Understanding the neurobiology of addiction has led us to develop a number of effective tools to treat heroin addiction and to help manage the sometimes-severe physical withdrawal syndrome that accompanies sudden cessation of drug use. Of course we now know that withdrawal and physical dependence are only a minor part of the problem that must be addressed when treating heroin addicts. In fact, withdrawal symptoms can now be effectively managed through the use of modern medicines.

But it is the compulsive drug seeking behaviors that we have defined as the essence of addiction, which must be addressed in a comprehensive treatment program. And many behavioral and pharmacological treatments are available, although not always widely used.

For example, pharmacotherapies can be an important component of treatment for many addicts. Twenty-five years of NIDA-supported research have given us quite a number of effective medications to combat heroin addiction. For example, LAAM (levo-alpha-acetyl-methadol), a newer drug for the treatment of heroin addiction was developed and is now available as a supplement to methadone. Both methadone and LAAM block the effects of heroin and eliminate withdrawal symptoms. Treatment with methadone requires daily dosing. LAAM blocks the effects of injected heroin for up to three days. Research has demonstrated that, when methadone or LAAM are given appropriately, they have the ability to block the euphoria caused by heroin, if the individual does in fact try to take heroin. Both methadone and LAAM, especially when coupled with a behavioral treatment component, have allowed many heroin addicts to lead productive lives.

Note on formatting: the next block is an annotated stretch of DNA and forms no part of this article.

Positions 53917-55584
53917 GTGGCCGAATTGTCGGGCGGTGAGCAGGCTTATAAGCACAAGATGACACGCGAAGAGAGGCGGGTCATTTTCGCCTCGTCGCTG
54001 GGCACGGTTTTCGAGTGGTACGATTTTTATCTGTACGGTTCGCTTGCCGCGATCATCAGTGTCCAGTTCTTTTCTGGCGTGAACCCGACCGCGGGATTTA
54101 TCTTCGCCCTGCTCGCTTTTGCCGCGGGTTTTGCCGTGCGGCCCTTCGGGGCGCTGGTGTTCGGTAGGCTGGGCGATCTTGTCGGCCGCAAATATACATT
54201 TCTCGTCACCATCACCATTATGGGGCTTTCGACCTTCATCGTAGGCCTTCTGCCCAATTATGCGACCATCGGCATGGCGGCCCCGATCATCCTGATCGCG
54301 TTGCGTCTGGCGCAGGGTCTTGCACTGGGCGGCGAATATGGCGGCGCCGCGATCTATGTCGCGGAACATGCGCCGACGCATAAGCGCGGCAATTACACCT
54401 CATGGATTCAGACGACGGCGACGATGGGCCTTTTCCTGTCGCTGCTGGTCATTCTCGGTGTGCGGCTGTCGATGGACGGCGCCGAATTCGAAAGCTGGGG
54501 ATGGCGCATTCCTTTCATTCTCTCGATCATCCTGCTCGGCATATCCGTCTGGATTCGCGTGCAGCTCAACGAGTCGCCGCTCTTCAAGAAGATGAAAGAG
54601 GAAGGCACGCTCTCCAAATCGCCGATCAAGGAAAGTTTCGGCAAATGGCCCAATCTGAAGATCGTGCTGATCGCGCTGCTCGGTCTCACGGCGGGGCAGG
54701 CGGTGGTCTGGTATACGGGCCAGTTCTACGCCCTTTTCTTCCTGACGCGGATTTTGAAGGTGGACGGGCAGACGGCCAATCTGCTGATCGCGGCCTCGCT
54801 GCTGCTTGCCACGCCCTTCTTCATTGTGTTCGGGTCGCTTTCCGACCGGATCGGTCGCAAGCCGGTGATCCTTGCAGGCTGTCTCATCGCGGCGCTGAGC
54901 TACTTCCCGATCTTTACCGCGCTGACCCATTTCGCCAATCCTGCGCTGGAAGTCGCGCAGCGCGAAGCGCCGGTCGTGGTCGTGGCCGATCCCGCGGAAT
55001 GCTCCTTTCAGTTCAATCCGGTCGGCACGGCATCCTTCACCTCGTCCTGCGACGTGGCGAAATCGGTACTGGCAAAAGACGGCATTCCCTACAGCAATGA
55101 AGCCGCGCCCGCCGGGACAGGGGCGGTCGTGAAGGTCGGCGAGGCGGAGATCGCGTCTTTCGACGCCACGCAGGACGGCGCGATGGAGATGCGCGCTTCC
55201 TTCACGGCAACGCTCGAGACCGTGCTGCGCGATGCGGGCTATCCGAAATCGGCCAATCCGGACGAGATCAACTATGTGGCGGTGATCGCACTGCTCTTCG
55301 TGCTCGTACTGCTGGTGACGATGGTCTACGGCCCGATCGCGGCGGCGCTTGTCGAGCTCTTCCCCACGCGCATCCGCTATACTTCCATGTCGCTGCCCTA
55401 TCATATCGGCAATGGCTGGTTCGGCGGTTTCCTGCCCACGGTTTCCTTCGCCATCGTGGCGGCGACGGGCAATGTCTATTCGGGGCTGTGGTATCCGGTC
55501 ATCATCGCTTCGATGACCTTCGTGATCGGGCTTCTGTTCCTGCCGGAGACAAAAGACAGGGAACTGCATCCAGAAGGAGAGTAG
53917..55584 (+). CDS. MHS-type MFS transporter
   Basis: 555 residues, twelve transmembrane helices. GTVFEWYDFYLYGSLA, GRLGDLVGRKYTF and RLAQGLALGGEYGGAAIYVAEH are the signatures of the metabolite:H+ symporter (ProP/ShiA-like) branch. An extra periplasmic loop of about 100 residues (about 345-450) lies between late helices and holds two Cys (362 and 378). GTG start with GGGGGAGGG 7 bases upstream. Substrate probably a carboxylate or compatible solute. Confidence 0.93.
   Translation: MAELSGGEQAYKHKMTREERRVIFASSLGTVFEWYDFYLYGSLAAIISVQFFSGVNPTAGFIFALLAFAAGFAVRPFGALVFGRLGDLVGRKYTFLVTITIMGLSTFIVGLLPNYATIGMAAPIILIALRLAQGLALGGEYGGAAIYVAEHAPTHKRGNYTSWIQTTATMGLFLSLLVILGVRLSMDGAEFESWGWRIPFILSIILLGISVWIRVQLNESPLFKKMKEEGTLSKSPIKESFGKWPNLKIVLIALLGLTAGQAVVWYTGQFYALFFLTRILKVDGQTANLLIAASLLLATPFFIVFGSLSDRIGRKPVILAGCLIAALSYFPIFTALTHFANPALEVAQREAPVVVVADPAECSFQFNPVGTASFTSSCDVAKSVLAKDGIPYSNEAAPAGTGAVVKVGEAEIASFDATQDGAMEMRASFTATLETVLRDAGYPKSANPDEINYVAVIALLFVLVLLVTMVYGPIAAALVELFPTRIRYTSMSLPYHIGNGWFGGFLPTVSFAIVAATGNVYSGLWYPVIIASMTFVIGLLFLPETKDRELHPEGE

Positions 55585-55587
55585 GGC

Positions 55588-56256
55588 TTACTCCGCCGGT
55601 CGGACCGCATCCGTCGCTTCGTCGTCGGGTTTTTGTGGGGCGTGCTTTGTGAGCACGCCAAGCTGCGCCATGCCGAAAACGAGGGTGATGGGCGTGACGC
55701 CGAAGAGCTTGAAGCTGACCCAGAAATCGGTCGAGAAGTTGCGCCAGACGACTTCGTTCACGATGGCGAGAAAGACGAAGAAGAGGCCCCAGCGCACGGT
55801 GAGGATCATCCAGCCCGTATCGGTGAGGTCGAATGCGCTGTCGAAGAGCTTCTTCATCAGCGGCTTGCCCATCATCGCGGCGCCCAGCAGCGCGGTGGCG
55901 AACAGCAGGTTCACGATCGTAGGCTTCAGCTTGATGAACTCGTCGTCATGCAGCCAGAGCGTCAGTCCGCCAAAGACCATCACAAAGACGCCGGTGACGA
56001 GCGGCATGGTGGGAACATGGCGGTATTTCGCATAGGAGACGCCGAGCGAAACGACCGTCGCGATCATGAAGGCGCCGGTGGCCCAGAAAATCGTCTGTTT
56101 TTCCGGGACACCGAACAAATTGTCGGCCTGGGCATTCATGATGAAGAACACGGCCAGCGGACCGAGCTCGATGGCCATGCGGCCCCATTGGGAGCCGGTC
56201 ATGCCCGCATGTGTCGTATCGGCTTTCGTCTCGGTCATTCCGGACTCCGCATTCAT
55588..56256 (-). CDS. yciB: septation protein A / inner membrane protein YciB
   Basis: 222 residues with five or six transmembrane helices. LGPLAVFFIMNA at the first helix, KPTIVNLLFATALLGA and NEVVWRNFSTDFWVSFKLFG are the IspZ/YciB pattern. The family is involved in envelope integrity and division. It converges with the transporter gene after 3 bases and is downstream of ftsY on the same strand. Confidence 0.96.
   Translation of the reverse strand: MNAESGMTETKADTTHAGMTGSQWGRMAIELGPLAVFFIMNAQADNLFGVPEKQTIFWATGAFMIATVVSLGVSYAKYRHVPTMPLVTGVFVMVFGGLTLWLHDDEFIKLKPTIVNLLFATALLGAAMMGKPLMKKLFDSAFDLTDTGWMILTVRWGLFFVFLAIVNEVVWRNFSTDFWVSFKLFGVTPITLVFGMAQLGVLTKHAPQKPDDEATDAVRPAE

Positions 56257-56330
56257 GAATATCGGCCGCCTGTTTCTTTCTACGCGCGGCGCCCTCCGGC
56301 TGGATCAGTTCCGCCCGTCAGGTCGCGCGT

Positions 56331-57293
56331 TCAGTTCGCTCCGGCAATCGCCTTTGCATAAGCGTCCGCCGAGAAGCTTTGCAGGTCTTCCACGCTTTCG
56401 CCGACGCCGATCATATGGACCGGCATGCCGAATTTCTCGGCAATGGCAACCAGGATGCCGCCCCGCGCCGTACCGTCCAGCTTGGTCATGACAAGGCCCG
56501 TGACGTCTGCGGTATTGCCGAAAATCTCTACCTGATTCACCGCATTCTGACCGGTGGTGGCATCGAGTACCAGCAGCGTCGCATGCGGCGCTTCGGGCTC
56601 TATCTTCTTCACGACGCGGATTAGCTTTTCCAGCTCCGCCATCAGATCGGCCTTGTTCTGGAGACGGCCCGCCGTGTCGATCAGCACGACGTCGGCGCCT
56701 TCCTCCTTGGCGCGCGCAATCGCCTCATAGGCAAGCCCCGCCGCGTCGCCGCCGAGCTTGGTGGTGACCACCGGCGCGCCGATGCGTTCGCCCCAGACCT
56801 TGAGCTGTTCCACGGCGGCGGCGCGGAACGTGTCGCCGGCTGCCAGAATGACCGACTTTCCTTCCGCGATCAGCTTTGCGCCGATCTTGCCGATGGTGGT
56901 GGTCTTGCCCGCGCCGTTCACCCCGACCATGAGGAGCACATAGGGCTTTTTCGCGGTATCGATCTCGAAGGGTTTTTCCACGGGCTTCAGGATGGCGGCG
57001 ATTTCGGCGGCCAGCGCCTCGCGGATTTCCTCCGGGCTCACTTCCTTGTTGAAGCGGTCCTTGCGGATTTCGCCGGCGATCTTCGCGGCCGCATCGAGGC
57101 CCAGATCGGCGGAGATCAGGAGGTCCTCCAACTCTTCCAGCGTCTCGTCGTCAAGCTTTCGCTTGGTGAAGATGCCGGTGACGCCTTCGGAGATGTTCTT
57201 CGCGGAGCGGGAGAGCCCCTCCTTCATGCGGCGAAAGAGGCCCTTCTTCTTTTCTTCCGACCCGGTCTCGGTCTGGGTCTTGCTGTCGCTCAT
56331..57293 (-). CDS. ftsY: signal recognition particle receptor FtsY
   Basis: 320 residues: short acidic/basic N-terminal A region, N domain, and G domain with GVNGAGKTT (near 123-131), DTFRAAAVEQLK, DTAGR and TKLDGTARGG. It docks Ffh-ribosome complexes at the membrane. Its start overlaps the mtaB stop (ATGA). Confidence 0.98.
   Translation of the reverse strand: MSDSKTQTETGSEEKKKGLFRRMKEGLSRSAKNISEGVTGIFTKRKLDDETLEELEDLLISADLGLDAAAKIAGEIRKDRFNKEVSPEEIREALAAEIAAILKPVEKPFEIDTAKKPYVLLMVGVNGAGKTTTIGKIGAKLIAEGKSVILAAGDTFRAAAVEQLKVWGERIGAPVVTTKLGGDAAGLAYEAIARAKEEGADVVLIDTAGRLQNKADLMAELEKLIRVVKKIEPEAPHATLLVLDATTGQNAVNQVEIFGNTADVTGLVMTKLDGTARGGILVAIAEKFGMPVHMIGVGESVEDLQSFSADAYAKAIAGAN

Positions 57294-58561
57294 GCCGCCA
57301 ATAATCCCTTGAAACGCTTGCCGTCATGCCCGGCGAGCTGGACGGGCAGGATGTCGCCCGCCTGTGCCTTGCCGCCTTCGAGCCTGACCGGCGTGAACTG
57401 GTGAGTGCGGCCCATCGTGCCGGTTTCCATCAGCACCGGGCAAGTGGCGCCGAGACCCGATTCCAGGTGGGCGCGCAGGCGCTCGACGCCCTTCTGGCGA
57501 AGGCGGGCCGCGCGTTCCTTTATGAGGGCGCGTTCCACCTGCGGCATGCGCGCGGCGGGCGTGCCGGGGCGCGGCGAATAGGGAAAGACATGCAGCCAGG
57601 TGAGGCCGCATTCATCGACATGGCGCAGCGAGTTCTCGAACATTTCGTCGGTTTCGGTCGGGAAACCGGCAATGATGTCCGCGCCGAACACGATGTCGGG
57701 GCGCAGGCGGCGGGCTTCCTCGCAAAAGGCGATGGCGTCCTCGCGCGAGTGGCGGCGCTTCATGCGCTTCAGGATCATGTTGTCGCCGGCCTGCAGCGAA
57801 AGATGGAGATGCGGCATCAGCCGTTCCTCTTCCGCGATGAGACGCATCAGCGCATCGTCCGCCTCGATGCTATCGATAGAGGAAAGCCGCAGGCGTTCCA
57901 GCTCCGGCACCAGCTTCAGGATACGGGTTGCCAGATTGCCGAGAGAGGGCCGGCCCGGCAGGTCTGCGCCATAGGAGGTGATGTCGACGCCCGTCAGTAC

By the way, it is important to emphasize here that contrary to popular myth, methadone is not actually a substitute for heroin. Although it does bind to the same brain receptors, it acts dynamically in the brain quite differently from heroin. While heroin de-stabilizes the brain of the addict, methadone actually stabilizes the heroin addicts brain and behavior.

In an effort to give treatment providers another effective tool to combat heroin addiction, NIDA is working with the Food and Drug Administration and the pharmaceutical industry to bring to market a new medication called buprenorphine-naloxone. This medication has the potential for administration in less traditional environments, such as in physician's offices, thus expanding treatment to populations who either do not have access to methadone programs or are unsuited to them, such as adolescents. Buprenorphine would not be a replacement for methadone or LAAM, but yet another treatment option for both physicians and patients.